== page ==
Seven Library Groups Join ACLU Suit Against CIPA
“There used to be a saying, ‘As Maine goes, so goes the nation.’ I think this speaks to that,” Maine Library Association Executive Director Jay Scherma told the Associated Press February 7 as he confirmed that MLA had become the first plaintiff in the American Civil Liberties Union’s federal suit against the Children’s Internet Protection Act. Scherma’s optimism was well-placed: ACLU national staff attorney Ann Beeson confirmed to American Libraries that at least two other American Library Association chapters and four library systems will join the ACLU suit when it is filed sometime in mid-March.
In addition to ALA’s Maine chapter, the library plaintiffs so far are: the Connecticut and Wisconsin library associations, the Multnomah County (Oreg.) Library, the Santa Cruz (Calif.) Public Library, the Madison-based South Central Library System in Wisconsin, and the Westchester Library System in Ardsley, New York. According to the February 20 Ann Arbor News, the Ann Arbor (Mich.) District Library is also considering joining the suit.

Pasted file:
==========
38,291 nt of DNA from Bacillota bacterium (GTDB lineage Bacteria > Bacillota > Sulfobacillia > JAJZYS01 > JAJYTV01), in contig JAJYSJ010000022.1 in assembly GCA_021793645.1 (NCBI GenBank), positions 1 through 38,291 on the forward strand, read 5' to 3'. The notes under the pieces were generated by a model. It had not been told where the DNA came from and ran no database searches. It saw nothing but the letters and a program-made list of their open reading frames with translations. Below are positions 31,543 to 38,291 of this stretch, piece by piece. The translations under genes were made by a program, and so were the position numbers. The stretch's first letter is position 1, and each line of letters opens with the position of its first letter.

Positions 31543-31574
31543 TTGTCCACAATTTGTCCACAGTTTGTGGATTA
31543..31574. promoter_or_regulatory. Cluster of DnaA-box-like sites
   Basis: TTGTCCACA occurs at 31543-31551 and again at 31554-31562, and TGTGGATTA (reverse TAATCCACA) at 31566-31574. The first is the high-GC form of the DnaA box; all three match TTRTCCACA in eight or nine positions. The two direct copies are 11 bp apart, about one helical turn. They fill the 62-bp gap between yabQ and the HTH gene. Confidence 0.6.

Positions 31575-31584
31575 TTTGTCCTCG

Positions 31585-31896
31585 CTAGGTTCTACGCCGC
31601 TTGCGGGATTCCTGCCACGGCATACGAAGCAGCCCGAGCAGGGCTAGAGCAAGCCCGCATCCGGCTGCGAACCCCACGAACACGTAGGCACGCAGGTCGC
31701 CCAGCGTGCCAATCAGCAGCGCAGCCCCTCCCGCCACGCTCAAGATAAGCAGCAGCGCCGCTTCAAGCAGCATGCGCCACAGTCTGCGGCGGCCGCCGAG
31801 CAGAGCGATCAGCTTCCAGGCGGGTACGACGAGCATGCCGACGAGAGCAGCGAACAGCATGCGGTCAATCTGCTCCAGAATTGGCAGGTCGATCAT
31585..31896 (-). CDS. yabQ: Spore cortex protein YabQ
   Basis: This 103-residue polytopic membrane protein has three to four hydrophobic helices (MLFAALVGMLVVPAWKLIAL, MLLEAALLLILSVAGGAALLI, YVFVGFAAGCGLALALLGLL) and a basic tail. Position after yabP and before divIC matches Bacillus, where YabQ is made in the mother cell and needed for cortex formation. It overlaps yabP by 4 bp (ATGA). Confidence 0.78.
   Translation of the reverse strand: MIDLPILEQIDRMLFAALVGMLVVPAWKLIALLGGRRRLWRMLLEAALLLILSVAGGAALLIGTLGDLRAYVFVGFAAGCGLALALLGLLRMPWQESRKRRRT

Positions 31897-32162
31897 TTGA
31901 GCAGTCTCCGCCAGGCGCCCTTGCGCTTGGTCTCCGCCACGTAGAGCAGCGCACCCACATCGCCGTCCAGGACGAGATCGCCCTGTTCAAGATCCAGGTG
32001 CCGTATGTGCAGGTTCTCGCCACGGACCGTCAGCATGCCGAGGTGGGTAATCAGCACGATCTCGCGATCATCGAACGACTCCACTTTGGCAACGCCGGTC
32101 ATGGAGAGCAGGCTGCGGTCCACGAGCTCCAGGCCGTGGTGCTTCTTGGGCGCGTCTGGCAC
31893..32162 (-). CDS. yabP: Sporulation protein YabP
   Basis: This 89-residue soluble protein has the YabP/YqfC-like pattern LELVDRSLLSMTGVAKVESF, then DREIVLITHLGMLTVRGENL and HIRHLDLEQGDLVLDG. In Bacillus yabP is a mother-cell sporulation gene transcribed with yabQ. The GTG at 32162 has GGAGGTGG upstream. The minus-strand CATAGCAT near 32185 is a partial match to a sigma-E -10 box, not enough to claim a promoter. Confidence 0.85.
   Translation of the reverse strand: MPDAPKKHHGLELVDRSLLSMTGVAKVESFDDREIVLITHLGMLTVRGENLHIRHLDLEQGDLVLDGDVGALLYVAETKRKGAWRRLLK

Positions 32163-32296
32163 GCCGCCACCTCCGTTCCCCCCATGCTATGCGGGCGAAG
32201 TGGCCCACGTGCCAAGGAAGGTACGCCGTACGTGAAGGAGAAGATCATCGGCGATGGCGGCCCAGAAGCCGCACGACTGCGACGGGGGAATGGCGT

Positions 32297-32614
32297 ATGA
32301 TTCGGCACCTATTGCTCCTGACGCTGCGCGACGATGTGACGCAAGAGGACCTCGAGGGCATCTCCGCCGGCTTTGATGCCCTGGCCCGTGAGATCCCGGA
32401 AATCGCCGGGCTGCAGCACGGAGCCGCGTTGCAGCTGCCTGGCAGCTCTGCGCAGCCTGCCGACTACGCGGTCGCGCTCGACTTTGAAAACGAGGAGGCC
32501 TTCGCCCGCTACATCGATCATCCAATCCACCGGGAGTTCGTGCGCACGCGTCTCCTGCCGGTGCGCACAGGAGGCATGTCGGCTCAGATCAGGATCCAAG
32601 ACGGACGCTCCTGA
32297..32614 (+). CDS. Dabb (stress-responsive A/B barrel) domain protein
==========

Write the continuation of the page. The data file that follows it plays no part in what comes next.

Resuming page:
Other litigants will include as many as eight individual patrons from the service areas of the library plaintiffs, and owners of Web sites that are blocked. Beeson added that while the ACLU is focusing its challenge on CIPA’s public-library provisions, “there might be a later suit” seeking to overturn the law’s filtering mandate for schools.
The ALA Executive Board voted at the Midwinter Meeting in January to challenge CIPA’s constitutionality in a separate lawsuit.
Posted February 26, 2001.